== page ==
One of the less prominent measures proposed by Mr Osborne yesterday involved the one-third reduction over the term of the next parliament of the running costs of Whitehall and various quangos. This is said to deliver £3 billion annual savings by 2014-15.
If this means anything at all, it must involve massive job losses on the part of government departments. It is of course easy enough to order the top bureaucrats to slash their budgets (by about 8% per year cumulatively). But how can you possibly get the business done with only two-thirds of the staff? I recognise that administrative budgets will always contain a little fat but not 33% worth.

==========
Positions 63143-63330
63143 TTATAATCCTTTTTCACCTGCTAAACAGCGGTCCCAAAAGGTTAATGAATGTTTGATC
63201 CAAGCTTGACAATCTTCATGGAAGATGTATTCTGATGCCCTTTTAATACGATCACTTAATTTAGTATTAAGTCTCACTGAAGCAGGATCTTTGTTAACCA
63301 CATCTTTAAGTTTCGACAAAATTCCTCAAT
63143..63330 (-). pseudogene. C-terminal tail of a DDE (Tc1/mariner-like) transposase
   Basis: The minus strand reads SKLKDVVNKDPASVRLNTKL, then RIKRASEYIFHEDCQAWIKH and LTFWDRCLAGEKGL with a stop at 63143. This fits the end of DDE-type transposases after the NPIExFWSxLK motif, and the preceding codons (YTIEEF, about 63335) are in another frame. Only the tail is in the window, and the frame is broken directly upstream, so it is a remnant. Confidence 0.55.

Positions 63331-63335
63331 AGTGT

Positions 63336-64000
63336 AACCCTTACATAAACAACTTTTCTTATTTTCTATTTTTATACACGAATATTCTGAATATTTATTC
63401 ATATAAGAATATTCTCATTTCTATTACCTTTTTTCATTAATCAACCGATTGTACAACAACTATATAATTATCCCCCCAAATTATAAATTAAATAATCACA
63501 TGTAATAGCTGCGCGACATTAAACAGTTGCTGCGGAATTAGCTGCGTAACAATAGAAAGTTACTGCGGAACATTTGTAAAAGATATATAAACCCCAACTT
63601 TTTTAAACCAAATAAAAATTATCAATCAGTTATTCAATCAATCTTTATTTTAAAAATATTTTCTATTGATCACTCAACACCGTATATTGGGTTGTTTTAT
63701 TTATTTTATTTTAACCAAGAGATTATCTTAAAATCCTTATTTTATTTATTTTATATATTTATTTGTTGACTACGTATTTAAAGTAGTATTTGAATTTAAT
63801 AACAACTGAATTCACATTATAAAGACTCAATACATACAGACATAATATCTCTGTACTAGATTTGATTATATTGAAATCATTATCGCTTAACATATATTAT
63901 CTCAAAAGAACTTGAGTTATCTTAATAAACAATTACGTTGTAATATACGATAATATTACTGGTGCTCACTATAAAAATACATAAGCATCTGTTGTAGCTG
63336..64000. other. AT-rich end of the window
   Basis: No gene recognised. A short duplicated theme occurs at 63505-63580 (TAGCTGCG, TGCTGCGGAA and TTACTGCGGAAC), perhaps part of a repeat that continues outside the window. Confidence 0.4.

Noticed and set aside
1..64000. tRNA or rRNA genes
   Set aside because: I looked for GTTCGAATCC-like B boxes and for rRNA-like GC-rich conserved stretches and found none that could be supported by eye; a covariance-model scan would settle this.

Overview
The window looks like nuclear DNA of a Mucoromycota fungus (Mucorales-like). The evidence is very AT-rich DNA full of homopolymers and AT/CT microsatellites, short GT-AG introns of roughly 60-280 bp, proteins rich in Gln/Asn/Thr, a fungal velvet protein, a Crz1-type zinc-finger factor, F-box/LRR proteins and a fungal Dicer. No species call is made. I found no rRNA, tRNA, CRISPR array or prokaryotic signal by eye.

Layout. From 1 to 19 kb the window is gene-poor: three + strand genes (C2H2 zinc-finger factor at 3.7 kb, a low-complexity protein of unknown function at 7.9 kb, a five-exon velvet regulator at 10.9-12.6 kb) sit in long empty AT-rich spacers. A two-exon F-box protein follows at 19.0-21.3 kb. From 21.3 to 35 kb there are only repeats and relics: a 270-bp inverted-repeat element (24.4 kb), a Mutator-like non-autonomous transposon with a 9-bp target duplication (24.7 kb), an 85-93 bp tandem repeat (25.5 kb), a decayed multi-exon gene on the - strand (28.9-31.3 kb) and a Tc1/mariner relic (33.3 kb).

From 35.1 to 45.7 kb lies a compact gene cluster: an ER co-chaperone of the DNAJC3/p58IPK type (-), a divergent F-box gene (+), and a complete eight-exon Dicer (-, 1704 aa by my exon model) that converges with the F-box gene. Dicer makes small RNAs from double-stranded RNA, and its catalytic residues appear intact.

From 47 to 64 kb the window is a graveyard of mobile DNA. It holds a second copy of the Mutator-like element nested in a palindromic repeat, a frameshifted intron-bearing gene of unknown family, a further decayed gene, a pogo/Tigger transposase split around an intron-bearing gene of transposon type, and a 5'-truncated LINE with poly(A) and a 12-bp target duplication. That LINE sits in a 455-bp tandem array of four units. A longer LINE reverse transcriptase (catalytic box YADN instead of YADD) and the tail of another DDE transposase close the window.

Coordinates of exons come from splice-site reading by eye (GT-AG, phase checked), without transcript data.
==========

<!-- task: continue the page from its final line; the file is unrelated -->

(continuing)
"Do less" may be part of the answer. But what to stop doing? Deregulation and devolution will only take you part of the way. And, in any case, getting from here to there will usually require more rather than fewer administrative resources.
Think of the Department of Work and Pensions. Facing a sustained increase in unemployment, a drive to reduce the number of incapacity benefit recipients and major changes in the pension age regime, is this department really in a position to reduce its admin costs by 33% over the next five years?
Or HM Revenue and Customs. What effect would a 33% cut in its administrative costs have on its revenue-raising capacity? Is this really what the Tories want?